Insilico Medicine created a drug in just 21 days: what usually takes eight years was reduced to three weeks with reinforcement learning. But how?
“We’ve got AI strategy combined with AI imagination,” Insilico CEO Alex Zhavoronkov, told Forbes. The Hong Kong-based medicine company recently posted research that claimed their GENTRL system could identify potential treatments for fibrosis in just 21 days. That’s a level of efficiency that any industry dreams of, let alone healthcare.
Zhavoronkov reportedly became interested in Ian Goodfellow’s work in machine learning. This informed the direction of the company, researching and developing a reinforcement learning AI capable of creating a drug in just three weeks.
The traditional process to develop drug candidates takes over eight years. It costs millions of dollars too, compared to Insilico’s method, which is approximately $150,000 to implement. In order to develop drugs, molecules have to be screened: Insilico’s vision was that if a machine could do this, it would save a lot of time and effort all round.
Insilico Medicine is not the example of what Zhavoronkov describes as a marriage between imagination and strategy. AlphaGo Zero successfully taught itself to improve at the game of Go, combining a neural network with a search algorithm to predict moves. In the paper, ‘Reinforcement learning-based multi-agent system for network traffic signal control’, researchers tested multi-agent reinforcement learning for a more efficient traffic light system.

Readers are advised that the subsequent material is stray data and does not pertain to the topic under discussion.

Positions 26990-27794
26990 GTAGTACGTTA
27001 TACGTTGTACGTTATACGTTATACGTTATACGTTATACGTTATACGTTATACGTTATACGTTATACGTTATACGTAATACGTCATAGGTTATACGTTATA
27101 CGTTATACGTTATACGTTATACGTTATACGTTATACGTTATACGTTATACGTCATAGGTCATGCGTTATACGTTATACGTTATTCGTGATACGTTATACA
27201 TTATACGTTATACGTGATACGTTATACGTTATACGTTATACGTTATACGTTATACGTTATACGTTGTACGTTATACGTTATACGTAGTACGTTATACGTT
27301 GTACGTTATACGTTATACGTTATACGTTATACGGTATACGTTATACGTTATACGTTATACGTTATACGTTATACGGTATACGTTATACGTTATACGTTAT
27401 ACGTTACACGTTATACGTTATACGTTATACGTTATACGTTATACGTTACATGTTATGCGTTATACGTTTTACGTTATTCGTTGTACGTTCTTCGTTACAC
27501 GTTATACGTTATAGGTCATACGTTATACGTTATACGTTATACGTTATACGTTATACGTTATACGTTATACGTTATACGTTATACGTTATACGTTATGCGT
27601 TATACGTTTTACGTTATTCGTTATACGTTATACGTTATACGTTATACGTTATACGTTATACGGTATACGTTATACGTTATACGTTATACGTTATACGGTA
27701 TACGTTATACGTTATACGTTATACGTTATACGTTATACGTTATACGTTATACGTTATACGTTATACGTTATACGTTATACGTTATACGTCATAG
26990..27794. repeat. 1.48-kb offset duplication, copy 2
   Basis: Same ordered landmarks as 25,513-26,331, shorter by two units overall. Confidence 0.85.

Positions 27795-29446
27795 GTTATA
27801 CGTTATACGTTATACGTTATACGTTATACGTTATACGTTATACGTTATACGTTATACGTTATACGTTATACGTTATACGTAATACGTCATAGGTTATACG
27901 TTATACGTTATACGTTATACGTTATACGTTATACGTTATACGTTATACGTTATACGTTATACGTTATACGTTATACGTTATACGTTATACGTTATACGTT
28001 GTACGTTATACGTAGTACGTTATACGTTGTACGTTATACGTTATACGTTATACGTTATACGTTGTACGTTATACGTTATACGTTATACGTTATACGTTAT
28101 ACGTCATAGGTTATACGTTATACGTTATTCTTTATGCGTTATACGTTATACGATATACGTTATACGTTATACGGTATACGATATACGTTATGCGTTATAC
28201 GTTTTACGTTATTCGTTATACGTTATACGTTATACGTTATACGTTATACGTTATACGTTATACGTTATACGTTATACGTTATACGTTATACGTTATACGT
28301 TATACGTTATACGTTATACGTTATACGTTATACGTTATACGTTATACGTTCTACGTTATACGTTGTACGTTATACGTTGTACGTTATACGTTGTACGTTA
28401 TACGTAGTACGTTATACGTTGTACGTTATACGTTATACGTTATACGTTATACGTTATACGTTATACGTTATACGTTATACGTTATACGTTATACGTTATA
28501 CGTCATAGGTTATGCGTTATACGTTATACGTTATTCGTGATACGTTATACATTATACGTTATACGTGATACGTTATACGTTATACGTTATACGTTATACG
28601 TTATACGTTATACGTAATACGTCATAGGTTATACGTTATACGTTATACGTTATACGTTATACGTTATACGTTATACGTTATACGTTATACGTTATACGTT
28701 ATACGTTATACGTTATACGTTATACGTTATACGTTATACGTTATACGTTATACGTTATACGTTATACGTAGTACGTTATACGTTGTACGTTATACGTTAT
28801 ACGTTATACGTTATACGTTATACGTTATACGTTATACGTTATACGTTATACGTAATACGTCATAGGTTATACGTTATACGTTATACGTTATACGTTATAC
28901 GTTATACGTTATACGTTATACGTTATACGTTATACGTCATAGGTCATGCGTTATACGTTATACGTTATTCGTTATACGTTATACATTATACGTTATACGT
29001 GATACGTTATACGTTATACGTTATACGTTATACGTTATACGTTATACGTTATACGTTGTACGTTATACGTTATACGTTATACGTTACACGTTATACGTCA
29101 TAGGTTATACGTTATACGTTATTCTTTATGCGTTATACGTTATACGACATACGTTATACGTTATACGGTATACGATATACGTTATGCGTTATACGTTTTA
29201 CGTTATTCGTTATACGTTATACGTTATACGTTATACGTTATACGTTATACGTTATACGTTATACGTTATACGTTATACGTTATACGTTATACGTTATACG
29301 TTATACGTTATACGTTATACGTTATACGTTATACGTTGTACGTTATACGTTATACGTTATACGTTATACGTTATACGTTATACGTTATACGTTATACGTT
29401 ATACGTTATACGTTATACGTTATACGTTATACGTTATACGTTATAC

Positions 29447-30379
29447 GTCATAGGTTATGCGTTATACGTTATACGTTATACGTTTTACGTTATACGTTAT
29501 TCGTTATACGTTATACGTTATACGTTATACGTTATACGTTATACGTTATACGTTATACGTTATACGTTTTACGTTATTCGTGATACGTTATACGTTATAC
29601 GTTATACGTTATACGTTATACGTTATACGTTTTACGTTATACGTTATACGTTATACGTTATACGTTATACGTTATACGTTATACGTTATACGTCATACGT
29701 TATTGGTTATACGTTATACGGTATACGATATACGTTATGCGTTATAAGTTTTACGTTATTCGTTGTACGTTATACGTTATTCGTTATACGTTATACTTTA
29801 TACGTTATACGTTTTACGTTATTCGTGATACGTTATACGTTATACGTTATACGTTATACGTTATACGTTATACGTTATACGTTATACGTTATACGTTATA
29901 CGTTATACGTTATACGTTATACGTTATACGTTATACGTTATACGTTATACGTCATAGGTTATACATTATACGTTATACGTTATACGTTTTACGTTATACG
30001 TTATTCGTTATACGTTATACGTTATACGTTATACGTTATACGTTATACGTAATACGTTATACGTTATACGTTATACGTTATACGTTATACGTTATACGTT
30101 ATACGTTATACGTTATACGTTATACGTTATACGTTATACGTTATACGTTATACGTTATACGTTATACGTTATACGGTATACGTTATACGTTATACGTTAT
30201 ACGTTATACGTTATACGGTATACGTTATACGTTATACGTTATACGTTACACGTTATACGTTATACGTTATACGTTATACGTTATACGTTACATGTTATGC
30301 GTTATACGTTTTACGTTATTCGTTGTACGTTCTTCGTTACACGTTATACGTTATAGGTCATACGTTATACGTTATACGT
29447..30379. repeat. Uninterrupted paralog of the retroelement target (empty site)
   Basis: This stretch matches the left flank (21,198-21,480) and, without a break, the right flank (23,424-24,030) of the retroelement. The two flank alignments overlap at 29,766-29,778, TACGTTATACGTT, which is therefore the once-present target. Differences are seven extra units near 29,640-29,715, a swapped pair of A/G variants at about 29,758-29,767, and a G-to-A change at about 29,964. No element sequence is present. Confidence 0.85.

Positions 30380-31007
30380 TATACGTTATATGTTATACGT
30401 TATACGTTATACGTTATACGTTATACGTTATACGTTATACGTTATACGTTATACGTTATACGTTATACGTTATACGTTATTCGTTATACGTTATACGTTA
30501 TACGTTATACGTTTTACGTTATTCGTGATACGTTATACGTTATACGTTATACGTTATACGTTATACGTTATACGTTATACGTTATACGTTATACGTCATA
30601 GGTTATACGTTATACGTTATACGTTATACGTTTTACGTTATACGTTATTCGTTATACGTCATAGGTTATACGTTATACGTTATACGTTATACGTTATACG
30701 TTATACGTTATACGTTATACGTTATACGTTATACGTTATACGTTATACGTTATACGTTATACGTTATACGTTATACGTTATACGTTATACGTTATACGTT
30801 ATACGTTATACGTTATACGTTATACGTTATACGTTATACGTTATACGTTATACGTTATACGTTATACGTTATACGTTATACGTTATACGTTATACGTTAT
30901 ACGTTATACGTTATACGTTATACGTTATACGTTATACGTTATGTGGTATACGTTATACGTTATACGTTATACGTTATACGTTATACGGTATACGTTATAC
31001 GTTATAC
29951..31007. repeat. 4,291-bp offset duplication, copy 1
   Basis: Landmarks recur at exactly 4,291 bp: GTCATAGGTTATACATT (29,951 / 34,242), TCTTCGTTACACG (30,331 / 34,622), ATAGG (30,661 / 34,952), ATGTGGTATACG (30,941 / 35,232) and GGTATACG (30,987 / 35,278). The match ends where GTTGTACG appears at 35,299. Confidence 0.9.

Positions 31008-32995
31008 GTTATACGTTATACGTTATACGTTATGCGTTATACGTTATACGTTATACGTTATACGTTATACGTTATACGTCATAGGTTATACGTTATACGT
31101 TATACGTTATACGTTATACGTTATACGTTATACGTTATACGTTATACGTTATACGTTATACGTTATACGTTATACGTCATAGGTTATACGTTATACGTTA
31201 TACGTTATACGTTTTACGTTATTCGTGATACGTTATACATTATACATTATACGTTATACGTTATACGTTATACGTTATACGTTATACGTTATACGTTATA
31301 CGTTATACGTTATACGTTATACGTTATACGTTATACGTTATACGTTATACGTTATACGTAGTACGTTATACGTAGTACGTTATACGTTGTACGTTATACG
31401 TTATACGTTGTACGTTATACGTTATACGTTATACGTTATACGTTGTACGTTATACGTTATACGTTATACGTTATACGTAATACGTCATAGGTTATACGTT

Even Twitter is set to use reinforcement learning to cut down on fake news.
How does reinforcement learning work?
Reinforcement learning is a seriously powerful AI method and it’s quite independent in comparison to supervised learning. Unlike supervised learning, you needn’t present labelled input or output pairs: a balance between the exploration and exploitation of data is instead the focus.
Consider Pac-Man, for a minute. In the iconic 80s arcade game, the titular character has to collect dots, avoid ghosts and select rewards that flash up on the screen.
Pac-Man is in a perpetual battle of exploration and exploitation. He can choose to exploit the small dots near to him to rack up points and even aim for the bigger dots if they are near to him. However, should he explore the maze a little further, he can pick up even more points from eating the ghosts when he’s energised: this is a risky strategy as, for a while, he’s chasing his predator and could be in danger when the energiser wears off.
This is an example of the exploitation/exploration trade-off: the idea that a gamble to explore may reward you more. It’s a cornerstone of computer science philosophy.
Supervised learning relies on the data provided: in reinforcement learning, the AI has to pick up the data itself as it goes, rather like Pac-Man has to eat his way through flashing dots. So the actions your AI takes, like Pac-Man, inform the data that gets collected: sometimes it’s worth considering new actions to gather new data – exploring – whereas other times, an AI will exploit the data it has.